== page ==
Plenty of readers will see the cover art of this record, with its kid riding a bike and seemingly silly band name, and not read this review. They’ll assume it’s a pop punk record, and a good portion of the folks who gave it the benefit of the doubt will now close this window when I confirm this is indeed a pop punk record. But it’s not pop punk in a childish “hey lets go ride our bikes by our crush’s house” sort of way. The Golden Age reflects on those bike rides sure, but the storytelling style is far more like the Hold Steady than the Starting Line. Just much much faster.
Vocalist Chris Scaduto delivers each line with plenty of sandpaper wrapping, but under the gritty croon lays a manic passion that makes every catchy hook feel like a happy mistake. Perhaps it’s a side effect of the almost total lack of choruses to build a comfortable reference point for the melody. The sudden shifts in songwriting style, without the comfortable return to a chorus, leave Scaduto constantly moving forward like a writer who simply can’t stop for fear that his pen will forget what it has to say. With no cute choruses to make an impression with Go Rydell’s singer makes each song a constantly evolving chorus, from delivery to lyrics.
The Golden Age is a lyrical a crash course in mid-20s anxiety. Your friends aren’t as close as when you were kids. The freedom of youth clashes constantly with responsibility. Shit, you think about what kind of parent you’ll be but don’t you kind of miss secret basement shows too? Scaduto’s journal is splayed wide open on this record, but his honest and often mature musings are equal parts essential mosh pit sing-a-long and post-college therapy session. I’m personally fond of this line from “Suck Brick Kid”, “We are story makers, but there is no fiction here. These are those kinds of nights that I will never mention to my kids because I want them to find out themselves.”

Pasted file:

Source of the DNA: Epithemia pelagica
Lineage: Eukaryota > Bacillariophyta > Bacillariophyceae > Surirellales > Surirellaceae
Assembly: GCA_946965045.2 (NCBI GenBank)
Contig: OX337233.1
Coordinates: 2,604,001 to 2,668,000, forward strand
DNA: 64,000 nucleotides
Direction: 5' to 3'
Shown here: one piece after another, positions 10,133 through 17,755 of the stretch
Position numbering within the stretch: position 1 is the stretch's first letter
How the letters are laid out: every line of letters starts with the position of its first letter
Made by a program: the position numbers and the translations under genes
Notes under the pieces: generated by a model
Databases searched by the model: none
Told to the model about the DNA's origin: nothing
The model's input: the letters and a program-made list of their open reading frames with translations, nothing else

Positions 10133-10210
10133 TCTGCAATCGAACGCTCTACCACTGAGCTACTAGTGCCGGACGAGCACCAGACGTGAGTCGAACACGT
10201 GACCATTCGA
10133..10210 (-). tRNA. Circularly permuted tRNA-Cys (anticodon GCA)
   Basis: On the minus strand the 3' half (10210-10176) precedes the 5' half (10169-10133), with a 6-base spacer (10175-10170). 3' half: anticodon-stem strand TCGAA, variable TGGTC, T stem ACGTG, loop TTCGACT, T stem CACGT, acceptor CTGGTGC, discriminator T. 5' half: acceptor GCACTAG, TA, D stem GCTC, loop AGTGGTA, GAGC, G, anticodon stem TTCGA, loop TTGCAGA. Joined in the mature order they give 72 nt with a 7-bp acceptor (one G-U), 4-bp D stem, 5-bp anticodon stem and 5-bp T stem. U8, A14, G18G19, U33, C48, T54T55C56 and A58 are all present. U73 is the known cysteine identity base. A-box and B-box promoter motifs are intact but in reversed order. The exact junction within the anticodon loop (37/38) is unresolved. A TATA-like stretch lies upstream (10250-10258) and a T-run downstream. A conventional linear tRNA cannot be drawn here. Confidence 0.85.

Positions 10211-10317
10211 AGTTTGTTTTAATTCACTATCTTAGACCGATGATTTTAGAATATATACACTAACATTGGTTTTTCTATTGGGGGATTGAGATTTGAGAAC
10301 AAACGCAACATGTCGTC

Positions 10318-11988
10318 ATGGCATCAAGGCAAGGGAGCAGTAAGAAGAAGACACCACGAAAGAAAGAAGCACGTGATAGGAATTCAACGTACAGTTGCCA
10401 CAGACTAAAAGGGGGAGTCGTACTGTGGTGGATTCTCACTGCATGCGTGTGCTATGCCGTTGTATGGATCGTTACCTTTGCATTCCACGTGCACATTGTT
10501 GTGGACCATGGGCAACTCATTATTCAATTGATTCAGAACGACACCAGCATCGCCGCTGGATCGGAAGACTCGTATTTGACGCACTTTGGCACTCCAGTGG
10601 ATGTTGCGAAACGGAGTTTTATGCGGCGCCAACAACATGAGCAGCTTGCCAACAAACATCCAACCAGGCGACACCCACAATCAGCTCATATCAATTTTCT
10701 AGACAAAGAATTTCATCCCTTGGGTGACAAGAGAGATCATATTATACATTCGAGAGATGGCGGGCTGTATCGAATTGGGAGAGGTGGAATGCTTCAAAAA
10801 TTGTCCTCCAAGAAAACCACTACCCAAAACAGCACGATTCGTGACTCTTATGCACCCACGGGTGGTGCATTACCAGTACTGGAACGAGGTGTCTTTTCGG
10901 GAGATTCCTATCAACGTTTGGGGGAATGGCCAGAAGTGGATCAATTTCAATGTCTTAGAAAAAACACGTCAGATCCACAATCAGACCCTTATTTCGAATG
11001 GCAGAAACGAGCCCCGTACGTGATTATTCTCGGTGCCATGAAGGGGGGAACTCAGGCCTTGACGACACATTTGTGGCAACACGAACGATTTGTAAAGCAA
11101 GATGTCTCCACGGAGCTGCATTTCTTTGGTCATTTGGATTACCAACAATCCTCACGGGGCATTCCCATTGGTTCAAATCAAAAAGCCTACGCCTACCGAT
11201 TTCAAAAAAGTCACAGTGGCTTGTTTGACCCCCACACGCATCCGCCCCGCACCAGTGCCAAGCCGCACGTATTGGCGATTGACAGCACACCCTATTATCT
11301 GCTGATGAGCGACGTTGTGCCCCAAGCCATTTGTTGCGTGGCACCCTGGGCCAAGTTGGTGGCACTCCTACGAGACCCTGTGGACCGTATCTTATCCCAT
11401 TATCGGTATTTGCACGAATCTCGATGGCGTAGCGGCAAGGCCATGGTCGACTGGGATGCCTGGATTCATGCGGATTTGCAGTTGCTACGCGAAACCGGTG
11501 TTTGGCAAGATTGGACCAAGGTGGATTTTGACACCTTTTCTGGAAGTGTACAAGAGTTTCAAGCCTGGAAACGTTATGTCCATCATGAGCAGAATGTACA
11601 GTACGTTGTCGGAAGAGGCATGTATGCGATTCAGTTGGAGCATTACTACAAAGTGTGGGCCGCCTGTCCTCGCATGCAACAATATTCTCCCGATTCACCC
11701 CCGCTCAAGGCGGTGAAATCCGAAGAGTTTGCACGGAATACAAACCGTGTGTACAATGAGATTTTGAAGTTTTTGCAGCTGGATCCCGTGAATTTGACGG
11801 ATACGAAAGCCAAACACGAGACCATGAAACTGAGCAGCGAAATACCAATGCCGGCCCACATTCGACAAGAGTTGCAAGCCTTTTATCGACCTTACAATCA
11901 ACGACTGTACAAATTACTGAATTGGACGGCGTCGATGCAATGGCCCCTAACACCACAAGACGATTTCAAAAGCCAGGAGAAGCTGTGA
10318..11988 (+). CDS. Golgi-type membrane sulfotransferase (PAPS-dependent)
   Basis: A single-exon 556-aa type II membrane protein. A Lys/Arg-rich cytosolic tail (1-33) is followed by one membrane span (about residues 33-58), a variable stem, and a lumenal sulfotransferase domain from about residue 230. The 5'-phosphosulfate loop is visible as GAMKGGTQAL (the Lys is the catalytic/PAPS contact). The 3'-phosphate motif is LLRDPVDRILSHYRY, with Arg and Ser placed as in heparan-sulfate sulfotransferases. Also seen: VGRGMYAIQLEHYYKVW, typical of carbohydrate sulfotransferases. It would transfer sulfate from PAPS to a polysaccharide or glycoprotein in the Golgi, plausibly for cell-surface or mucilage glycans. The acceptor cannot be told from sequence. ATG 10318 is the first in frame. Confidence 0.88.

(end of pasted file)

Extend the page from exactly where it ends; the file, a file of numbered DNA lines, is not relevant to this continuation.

Of course the best lyrical and vocal delivery still needs songs to go over them. Thankfully Go Rydell’s musical foundation is just as compelling as its sing-a-long side. At first blush there is an obvious Kid Dynamite influence here from the song lengths to their croaking yet snotty vocalist. They’re fair comparisons and since Kid Dynamite isn’t making records anymore I’m not opposed to having another band on the scene keeping the sound alive. Still these songs are more than just compelling clones and the band uses every possible second to show what they’ve got.
“1955”s hardcore stomp and churning guitars perfectly frame the rage of its first half while subtly evolving for the last minute to lift the song’s hopeful refrain about racial tolerance up with a sudden groundswell of half time bounce and gang vocals.
By evolving musically with the lyrics Go Rydell takes a really powerful line referencing the igniting of the US civil rights movement (“I had this friend when I was thirteen and he said “One day I want to be president”. Laughter clouded his spirit but he stood strong and right then I knew that 1955; Montgomery is still burning inside us all.”) and builds a pedestal of marching guitars and gang vocals to spotlight the moment. Since the record only has nine more songs I’ll just say that it’s made up of moments just like this. Musical backbones seldom match the lyrics as well as they do the vocals. Here it’s rule of the day.
It’s hard to make an impression in fourteen minutes, let alone when literally none of your songs surpass the two minute mark. Go Rydell have a record free of choruses or singles. Yet The Golden Age is one of the most compelling punk records I’ve heard in 2010. Its weaknesses, namely sounding almost scarily like Kid Dynamite, are obvious. But its strengths are remarkable, be it their storytelling lyrics to the constantly evolving nature of every aspect of their songs from vocals to random cowbell hits. Oh, and Go Rydell have only been playing for about a year. I’m hoping this is a warning shot of even better things to come. If not I’ll at least get to enjoy their Golden Age.